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CUSTOM Neopkwai'i Medicine Bag...

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Description

CUSTOM Neopkwai'i Medicine Bag... They call him Neopkwai'i by the Pueblo Peoples of New Mexico. Kokopelli, distinguished by his hunch-back, dancing pose, and flute, is the only anthropomorphic petroglyph to have a name, an identity, and an established gender.
His name may have been derived from the Zuni name for god ("Koko") and the Indian name for the Desert Robber Fly ("pelli"). His association with the Desert Robber Fly may stem from the fact that this insect too, has a hump on his back and a prominent proboscis.
But, Kokopelli is known by other names, as well," Ololowishkya" to the Zuni. To the Hopi, he is known as "Kokopilau" - meaning "wood hump". To others, he is known as Kokopele and Kokopetiyot. Kokopelli's lesser-known female counterpart is known as "Kokopelli Mana".
Known to some as a magician, to others he was a storyteller, teacher, healer, trickster, trader, or god of the harvest. Almost universally, however, he was regarded as a harbinger of fertility, assuring success in hunting, growing crops, and human conception. The Anasazi, who was first to claim Kokopelli, were primarily farmers who grew corn, beans, and squash on the Colorado Plateau. They regarded Kokopelli as a fertility symbol and he was always welcomed during corn planting season. According to Navajo legend, Kokopelli was the God of Harvest and Plenty - a benign minor god who brought abundant rain and food to people. The Zuni also regarded him as a Rain Priest, able to make it rain at will.
In Pueblo myths, he carried seeds, babies, and blankets to offer the maidens he seduced on his back. To the Navajo, his hump was made of clouds filled with seeds and rainbows. In the Hopi village of Oraibi, they believe he carried deerskin shirts and moccasins which he used to barter for brides or babies which he left with the young women. A San Ildefonso legend says Kokopelli was a wandering minstrel who carried songs on his back, trading new songs for old ones. Others believe that Kokopelli's sack contained the seeds of all the plants and flowers of the world, which he scattered every Spring. According to this legend, Kokopelli brought good luck and prosperity to anyone who listened to his songs.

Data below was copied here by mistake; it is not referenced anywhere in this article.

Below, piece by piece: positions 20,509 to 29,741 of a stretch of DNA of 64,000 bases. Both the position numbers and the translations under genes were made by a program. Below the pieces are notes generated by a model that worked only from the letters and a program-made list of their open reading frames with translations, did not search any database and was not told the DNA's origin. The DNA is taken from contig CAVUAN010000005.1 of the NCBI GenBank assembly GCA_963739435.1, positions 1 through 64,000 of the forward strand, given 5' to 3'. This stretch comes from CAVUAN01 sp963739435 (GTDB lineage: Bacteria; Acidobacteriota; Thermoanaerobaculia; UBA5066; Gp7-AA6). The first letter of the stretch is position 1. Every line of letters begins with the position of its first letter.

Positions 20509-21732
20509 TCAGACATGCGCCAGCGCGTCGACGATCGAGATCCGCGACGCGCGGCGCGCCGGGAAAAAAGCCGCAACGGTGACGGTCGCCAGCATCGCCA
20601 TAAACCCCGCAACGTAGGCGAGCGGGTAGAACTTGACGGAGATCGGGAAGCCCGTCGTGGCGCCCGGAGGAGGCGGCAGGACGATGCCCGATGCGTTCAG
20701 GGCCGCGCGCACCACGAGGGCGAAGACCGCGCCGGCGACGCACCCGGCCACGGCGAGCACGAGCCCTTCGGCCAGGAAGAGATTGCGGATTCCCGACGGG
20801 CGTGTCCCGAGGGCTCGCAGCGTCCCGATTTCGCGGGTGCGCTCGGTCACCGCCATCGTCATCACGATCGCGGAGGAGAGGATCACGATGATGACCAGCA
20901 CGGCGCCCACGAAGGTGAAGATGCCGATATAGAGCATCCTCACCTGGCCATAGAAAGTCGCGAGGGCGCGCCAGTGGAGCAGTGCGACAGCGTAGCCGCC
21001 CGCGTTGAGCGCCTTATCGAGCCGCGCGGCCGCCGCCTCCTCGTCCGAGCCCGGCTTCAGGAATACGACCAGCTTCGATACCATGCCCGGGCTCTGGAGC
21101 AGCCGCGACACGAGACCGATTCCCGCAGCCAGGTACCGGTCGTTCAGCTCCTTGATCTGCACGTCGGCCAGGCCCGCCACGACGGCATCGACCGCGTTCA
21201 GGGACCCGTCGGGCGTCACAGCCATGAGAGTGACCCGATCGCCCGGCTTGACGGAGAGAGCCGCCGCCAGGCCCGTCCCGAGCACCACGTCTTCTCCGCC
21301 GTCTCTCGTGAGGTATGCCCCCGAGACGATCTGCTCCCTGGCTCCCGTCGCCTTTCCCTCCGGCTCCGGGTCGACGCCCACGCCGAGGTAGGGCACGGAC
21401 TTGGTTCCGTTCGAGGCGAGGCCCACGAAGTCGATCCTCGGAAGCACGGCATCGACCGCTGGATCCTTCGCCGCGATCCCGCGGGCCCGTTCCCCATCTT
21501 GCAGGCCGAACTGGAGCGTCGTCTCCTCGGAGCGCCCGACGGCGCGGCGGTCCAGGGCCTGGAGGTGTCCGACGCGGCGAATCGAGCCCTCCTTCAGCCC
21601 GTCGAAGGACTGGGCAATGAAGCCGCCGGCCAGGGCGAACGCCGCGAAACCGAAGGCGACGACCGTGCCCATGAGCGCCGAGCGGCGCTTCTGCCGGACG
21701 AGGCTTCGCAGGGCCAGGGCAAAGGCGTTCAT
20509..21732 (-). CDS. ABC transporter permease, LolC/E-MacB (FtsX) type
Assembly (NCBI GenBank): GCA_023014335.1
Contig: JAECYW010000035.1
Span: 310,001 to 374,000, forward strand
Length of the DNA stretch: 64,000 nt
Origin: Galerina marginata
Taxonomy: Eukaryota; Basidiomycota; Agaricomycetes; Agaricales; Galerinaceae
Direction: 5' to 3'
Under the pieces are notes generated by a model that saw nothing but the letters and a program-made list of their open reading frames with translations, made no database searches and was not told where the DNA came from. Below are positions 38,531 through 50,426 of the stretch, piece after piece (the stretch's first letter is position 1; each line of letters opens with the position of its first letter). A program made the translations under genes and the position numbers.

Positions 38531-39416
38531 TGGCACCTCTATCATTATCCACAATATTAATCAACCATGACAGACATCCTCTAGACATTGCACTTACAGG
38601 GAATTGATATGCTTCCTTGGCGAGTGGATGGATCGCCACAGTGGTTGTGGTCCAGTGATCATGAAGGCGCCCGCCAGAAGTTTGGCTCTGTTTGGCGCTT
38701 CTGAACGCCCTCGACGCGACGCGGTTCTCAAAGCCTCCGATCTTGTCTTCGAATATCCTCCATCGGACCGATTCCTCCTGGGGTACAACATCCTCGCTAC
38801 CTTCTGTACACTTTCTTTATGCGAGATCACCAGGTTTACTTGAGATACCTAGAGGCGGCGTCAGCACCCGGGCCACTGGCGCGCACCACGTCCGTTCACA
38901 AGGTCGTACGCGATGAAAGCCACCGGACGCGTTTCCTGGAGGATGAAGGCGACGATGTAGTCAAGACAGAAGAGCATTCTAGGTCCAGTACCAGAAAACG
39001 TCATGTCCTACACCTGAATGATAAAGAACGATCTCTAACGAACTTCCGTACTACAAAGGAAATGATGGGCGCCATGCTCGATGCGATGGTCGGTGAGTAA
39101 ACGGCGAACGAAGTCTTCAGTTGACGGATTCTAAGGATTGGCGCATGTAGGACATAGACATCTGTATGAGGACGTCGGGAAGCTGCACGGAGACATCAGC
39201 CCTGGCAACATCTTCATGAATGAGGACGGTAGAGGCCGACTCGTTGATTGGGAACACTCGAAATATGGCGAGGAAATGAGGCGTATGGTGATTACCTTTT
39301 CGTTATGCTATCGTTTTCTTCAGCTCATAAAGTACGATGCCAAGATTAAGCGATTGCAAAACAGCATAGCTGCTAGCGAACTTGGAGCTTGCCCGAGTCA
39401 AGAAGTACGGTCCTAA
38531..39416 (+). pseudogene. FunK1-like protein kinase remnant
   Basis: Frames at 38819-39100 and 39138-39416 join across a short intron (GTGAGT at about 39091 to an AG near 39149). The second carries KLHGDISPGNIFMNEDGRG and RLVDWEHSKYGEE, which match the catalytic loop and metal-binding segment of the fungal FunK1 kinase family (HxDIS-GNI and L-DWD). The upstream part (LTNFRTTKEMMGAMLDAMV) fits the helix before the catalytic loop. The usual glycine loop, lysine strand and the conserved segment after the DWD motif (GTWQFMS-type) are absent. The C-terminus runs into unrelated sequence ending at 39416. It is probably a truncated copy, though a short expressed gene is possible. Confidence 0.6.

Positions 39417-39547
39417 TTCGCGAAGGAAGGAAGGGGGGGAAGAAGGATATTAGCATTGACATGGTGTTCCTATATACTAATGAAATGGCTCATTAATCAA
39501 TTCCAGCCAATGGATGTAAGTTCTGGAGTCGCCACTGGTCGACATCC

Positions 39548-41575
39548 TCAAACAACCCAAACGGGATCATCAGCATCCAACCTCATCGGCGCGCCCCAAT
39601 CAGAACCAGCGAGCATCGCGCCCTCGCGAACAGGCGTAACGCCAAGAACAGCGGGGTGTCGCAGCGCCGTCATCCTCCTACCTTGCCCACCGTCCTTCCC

Listen to Neopkwai'i spread his song and blessings across the southwest and so will you wearing the Neopkwai'i Medicine Bag...

This bag is 3 1/2 by 5 inches embellished with black glass and picture jasper stone beads on a braided leather lanyard...
CUSTOM Neopkwai'i Medicine Bag... They call him Neopkwai'i by the Pueblo Peoples of New Mexico. Kokopelli, distinguished by his hunch-back, dancing pose, and flute, is the only anthropomorphic petroglyph to have a name, an identity, and an established gender.
His name may have been derived from the Zuni name for god ("Koko") and the Indian name for the Desert Robber Fly ("pelli"). His association with the Desert Robber Fly may stem from the fact that this insect too, has a hump on his back and a prominent proboscis.
But, Kokopelli is known by other names, as well," Ololowishkya" to the Zuni. To the Hopi, he is known as "Kokopilau" - meaning "wood hump". To others, he is known as Kokopele and Kokopetiyot. Kokopelli's lesser-known female counterpart is known as "Kokopelli Mana".
Known to some as a magician, to others he was a storyteller, teacher, healer, trickster, trader, or god of the harvest. Almost universally, however, he was regarded as a harbinger of fertility, assuring success in hunting, growing crops, and human conception. The Anasazi, who was first to claim Kokopelli, were primarily farmers who grew corn, beans, and squash on the Colorado Plateau. They regarded Kokopelli as a fertility symbol and he was always welcomed during corn planting season. According to Navajo legend, Kokopelli was the God of Harvest and Plenty - a benign minor god who brought abundant rain and food to people. The Zuni also regarded him as a Rain Priest, able to make it rain at will.